It was interesting and useful, up to a point. Of course, it primarily addressed how to “feng shui” your physical workspace—your office. And, of course, it primarily addressed that topic within the context of 3000 years of Chinese astrology, numerology, metaphysics, superstition, and so forth.
But, when you cut through all the distracting nonsense (personal note: my wife is Chinese, and I very much love Chinese art and culture), you come to the essential deep structure of “feng shui.” It’s simply the art of harmonious arrangement. As a set of principles and practices, it describes how to arrange your physical space so as to maximize harmony, comfort, and productivity between you, your artifacts, your colleagues, your surroundings, and the universe at large. As you might expect, “feng shui”ing your workspace involves a lot of de-cluttering, balancing, and arranging all the objects, textures, lighting, and so forth to make you feel happy, calm, composed, etc. A lot of common sense ideas, but expressed within a set of practical/philosophical guidelines. A key take-away: Evaluate your physical space according to how the eyes, attentions, and bodies of people (including yourself) naturally move throughout that space, and endeavor to make those movements more free and flowing without becoming robotic and repetitive.
I was sort of hoping that the book would have explained how to “feng shui” my virtual workspace as well. From personal experience, that’s something I’ve rarely been able to do for very long: maximizing the harmony, comfort, and productivity of myself and everybody else I work/deal with regularly. Usually, given the hectic/ever-changing nature of my jobs and the industry and the world, disharmony and disequilibrium are more often the norm. How can I “feng shui” a world that’s splaying awkwardly in all directions? I can barely “feng shui” my head and heart in harmony with each other when the world does a number on me.
I don’t have any great hope for an ideal Collaboration environment. And I don’t place inordinate hopes in Collaboration killer-apps like Groove, blogs, wikis, etc. And I don’t expect that people, work, or the world will get any simpler or easier to Collaborate with. Sloppiness is the way of the world, when the world’s evolving out of control.
But I’ve found a way to “feng shui” the ever-messier Collaboration ecosystem, at least in my head. Ever since I covered the young Lotus Notes for Network World, in an article in 1990, I’ve been elaborating my own personal interpretive framework for all this. It found first expression in that Network World article, then in an article I did for Rapport Messaging Review in 1996, then in my “Workflow Strategies” book in 1997, and then in my Burton Group reports in 1998-2004. (Actually, now that I recall, I started developing my framework in 1987, when I was a research associate at the International Center for Information Technologies, and was exposed to Action Technologies' Fernando Flores, their Communicator structured e-mail program, and their new-agey Collaboration philosophy. But I digress).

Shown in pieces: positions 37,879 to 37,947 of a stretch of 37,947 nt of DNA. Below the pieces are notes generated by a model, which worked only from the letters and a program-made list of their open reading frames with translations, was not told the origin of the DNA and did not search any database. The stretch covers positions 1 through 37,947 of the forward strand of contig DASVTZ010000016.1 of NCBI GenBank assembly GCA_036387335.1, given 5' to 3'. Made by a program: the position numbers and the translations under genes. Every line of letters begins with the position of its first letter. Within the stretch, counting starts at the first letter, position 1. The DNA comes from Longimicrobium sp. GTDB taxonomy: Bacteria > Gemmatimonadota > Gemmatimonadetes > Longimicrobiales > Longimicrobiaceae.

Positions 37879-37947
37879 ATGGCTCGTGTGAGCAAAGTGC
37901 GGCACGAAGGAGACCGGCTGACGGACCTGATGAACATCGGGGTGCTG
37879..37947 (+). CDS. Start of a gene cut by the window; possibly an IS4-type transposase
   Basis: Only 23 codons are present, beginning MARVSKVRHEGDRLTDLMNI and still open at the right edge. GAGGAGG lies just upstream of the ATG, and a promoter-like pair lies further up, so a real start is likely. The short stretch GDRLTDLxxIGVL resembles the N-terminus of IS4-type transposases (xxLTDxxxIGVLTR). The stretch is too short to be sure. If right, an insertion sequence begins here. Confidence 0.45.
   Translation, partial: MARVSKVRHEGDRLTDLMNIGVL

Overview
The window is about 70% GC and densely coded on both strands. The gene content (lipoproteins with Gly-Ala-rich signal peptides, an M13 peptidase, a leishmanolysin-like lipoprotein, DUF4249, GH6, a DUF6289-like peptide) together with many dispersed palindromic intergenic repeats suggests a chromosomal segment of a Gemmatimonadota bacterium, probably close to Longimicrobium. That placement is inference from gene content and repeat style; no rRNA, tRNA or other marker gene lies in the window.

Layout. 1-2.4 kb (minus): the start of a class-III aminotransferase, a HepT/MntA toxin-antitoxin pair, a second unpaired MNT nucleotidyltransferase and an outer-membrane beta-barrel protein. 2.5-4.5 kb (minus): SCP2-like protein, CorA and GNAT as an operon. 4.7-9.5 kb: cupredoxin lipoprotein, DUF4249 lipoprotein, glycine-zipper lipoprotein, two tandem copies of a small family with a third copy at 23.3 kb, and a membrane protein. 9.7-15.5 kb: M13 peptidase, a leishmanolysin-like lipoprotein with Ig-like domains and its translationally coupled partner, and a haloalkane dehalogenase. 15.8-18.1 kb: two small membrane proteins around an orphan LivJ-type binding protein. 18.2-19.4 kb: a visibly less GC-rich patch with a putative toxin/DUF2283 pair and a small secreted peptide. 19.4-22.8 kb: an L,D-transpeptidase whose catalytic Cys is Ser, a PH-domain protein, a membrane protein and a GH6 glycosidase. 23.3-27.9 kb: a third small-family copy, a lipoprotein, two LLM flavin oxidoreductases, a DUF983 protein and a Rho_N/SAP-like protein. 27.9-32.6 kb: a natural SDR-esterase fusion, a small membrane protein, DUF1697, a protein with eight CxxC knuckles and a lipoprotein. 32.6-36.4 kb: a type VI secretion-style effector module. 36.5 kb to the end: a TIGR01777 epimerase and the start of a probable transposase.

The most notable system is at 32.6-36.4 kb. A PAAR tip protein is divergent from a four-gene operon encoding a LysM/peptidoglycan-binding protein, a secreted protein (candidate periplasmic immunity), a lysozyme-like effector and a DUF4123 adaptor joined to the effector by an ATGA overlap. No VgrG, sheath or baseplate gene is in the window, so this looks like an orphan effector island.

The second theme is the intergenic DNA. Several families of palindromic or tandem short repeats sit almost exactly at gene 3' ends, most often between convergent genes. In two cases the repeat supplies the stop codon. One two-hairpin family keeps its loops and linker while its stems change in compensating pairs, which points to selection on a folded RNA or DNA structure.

Here now is my Collaboration conceptual framework:
• Collaboration involves sustaining a protocol for effective interaction among people and organizations: a framework for interaction between networked individuals to exchange information and manage work successfully.
• Collaboration in the business world often depends on well-defined but adaptable protocols expressed as recurring processes or workflows.
• In a dynamic world, the accent is on process adaptability, with fast-changing conditions requiring that people reorganize and improvise on the fly, using whatever resources are at their disposal to meet whatever new challenges emerge.
• The ideal enterprise collaborative environment must serve both the present (any existing process/protocol) and the foreseeable future (any process/protocol that is likely to emerge), with a clear emphasis on flexibility and adaptability to support new business goals, policies, and activities. This focus places the emphasis squarely on collaborative environments that support multifunctional, integrated, application suites and integrate with services supported on legacy network platforms (NOSs), but increasingly emphasize integration with services and standards running over the new world platform (the Internet and World Wide Web). The collaborative environment should also support access to all information and functionality from an integrated, universal client environment (browser-based applications).
• We define collaborative processes as taking place within a three-dimensional collaborative “space,” consisting of the dimensions of platform, structure, and media. The collaborative space supports the context and substance of interaction between users scattered across the map, time zones, projects, and organizations.